Connecting across campus

Photo of an urban city, perspective

The Poststructuralist City

This seminar explores the complexity of cities and urbanization across the globe as evolving and turbulent landscapes. We will engage a multiplicity of cities in our readings and discussion, e.g., Chicago, Los Angeles, London, Cape Town, Mumbai, St. Louis, Detroit, Berlin, Mexico City, and Jakarta. We examine the swath of current economic, political, cultural, and social forces that are constituting and reverberating across cities in current global and neoliberal times.

GGIS 594

Picture of bark

Oddkin: Rethinking Relations in Indigenous Literary and Visual Texts

In “How Do We Behave as Good Relatives?” Daniel Heath Justice writes about “making kin as oddkin […] where the range of relatives to whom we are responsible extends far beyond our biological relatives and, indeed, the category of the human itself.” This practice of “making oddkin” serves as centerpiece of this seminar, which turns to literary and visual texts by Indigenous artists whose work sees the human as thoroughly imbricated in more-than-human worlds—and indeed, challenges the coherence of such categories altogether.

AIS 503

Black and white photo of scales of justice

Law and Society

This course discusses major issues and debates in the fields of law and society and socio-legal studies. This course covers the theory and practice of legal and political institutions in performing several major functions at the local, national, and transnational levels, such as: allocating authority, enabling social control, defining relationships, resolving conflict, adapting to social change, and fostering social solidarity.

SOC 596

Image of rows of books

Politics, Knowledge & Evidence

This course will explore Political ideas and ideologies of evidence; Evidence and the politics of knowledge; Claims as evidence and evidence as knowledge; Knowledge and privilege; and Jurisprudential debates.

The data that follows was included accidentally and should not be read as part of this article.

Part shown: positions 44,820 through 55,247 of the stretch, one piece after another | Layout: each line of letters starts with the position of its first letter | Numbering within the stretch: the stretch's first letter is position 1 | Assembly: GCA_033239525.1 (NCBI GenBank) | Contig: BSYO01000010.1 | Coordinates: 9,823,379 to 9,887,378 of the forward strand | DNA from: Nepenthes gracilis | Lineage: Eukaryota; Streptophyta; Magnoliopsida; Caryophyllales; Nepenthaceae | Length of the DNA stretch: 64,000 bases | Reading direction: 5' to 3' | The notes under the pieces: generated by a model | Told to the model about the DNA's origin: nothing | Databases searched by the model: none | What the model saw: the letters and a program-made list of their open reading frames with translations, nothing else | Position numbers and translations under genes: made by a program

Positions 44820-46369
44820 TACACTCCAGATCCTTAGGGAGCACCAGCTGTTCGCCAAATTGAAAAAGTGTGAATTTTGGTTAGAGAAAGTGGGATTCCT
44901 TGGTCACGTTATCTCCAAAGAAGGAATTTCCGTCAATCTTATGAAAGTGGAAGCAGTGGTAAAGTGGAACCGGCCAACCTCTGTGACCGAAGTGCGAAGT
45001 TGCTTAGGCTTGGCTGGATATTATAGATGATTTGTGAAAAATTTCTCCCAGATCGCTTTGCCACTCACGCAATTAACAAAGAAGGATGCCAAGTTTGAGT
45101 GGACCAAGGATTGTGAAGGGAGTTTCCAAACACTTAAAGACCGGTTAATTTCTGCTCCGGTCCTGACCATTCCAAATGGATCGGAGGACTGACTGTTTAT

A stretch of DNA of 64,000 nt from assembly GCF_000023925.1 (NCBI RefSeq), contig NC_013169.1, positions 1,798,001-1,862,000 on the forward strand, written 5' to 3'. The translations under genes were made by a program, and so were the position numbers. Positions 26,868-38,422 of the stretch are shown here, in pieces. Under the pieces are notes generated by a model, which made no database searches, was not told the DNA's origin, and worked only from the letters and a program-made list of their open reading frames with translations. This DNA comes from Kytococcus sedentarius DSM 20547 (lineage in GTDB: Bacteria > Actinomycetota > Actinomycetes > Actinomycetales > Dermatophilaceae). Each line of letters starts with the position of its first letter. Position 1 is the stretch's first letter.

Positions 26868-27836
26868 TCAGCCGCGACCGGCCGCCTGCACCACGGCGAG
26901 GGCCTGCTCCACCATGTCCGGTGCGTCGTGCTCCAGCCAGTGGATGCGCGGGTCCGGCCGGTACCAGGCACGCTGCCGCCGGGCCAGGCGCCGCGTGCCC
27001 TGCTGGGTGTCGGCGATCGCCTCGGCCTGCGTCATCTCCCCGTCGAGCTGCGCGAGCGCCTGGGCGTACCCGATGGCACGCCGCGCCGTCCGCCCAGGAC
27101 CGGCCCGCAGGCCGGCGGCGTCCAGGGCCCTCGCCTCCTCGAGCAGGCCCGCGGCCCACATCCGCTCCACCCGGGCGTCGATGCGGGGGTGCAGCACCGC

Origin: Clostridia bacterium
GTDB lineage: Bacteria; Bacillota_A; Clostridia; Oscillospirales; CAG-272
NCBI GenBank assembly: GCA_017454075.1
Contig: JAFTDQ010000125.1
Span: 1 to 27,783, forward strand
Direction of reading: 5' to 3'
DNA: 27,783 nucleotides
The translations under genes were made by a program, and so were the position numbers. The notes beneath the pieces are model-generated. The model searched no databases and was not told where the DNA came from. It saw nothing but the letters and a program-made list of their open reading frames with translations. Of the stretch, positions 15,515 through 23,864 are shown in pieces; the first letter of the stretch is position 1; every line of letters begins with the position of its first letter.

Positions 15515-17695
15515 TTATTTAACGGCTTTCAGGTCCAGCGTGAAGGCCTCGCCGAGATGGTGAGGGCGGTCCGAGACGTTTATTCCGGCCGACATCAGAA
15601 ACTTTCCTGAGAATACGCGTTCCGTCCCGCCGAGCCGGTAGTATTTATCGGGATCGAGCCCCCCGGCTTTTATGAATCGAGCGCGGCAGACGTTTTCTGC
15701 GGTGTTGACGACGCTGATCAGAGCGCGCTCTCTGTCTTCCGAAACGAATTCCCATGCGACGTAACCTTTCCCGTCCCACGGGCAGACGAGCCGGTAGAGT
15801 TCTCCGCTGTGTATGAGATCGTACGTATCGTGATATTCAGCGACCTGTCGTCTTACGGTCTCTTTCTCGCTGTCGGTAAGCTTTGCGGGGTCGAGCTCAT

ANTH 515

Photo of Marcel Proust

Marcel Proust

Seminar on Marcel Proust's multivolume novel A la recherche du temps perdu (In Search of Lost Time, 1913-1927). Readings include excerpts from each volume of the novel and related critical texts from approaches including genetic criticism, digital humanities, Jewish and queer studies, philosophy, art history, musicology, and cognitive theory. Taught in French; seminar discussions will be conducted in French or English; students from graduate programs other than French Studies are welcome to read the novel in English.

FR 578

Block Reference

Unit for Criticism News

Read article: Nicholson Fellowship 2024 Awarded to Kei Kato and Tai Wakabayashi
Nicholson Fellowship 2024 Awarded to Kei Kato and Tai Wakabayashi
Kei Kato (PhD student, Geography) and Taisuke L. Wakabayashi (PhD student, Landscape Architecture) have been awarded 2024 Nicholson Fellowship to attend School of Criticism and Theory at Cornell University.  In an intensive six-week course of study,...
Read article: Faculty Affiliate David Wilson Receives Lifetime Achievement Honor from the Association of American Geographers
Faculty Affiliate David Wilson Receives Lifetime Achievement Honor from the Association of American Geographers
David Wilson has been appointed as a lifetime American Association of Geographers Fellow for his meaningful contributions to the discipline of geography. Professor Wilson, with appointments in geography, urban planning, and the Unit for Criticism and Interpretive Theory at Illinois Urbana-Champaign...
Read article: Helga Varden's Work, Sex, Love, and Gender, Receives North American Kant Society's Senior Scholar Prize
Helga Varden's Work, Sex, Love, and Gender, Receives North American Kant Society's Senior Scholar Prize
  Helga Varden’s Sex,Love, and Gender...

Unit for Criticism Events

Title
Land Acknowledgement

Body

We acknowledge that we are on the homelands of the Peoria, Kaskaskia, Piankashaw, Wea, Miami, Mascoutin, Odawa, Sauk, Mesquaki, Kickapoo, Potawatomi, Ojibwe, and Chickasaw Nations. We honor these ancestral grounds as the traditional territory of these Native Nations prior to their forced removal. As members of a land-grant institution, we are obligated to know the histories of dispossession that have allowed the University of Illinois to grow. We must acknowledge and reflect on colonialism as an active crisis and address the role that this university has played in it. The centering of Native peoples is merely a start in committing to undoing the erasure of Native voices, histories, and futures. We have a responsibility to decolonize this institution and our communities, to raise consciousness about indigenous sovereignty, and to act in ways that bring about justice. 

Donate to the Native American House at the University of Illinois.

Image courtesy of Waab-Shki-Makoons (Clayton Samuel King), a multimedia artist living in Ontario, Canada. He is of Bodewadmi (Potawatomi) Anishinabek and Chi Mookomaan descent and is a member of Beausoleil First Nation, otherwise known as Chimnissing. Nookmis and the Water Beings is acrylic on canvas.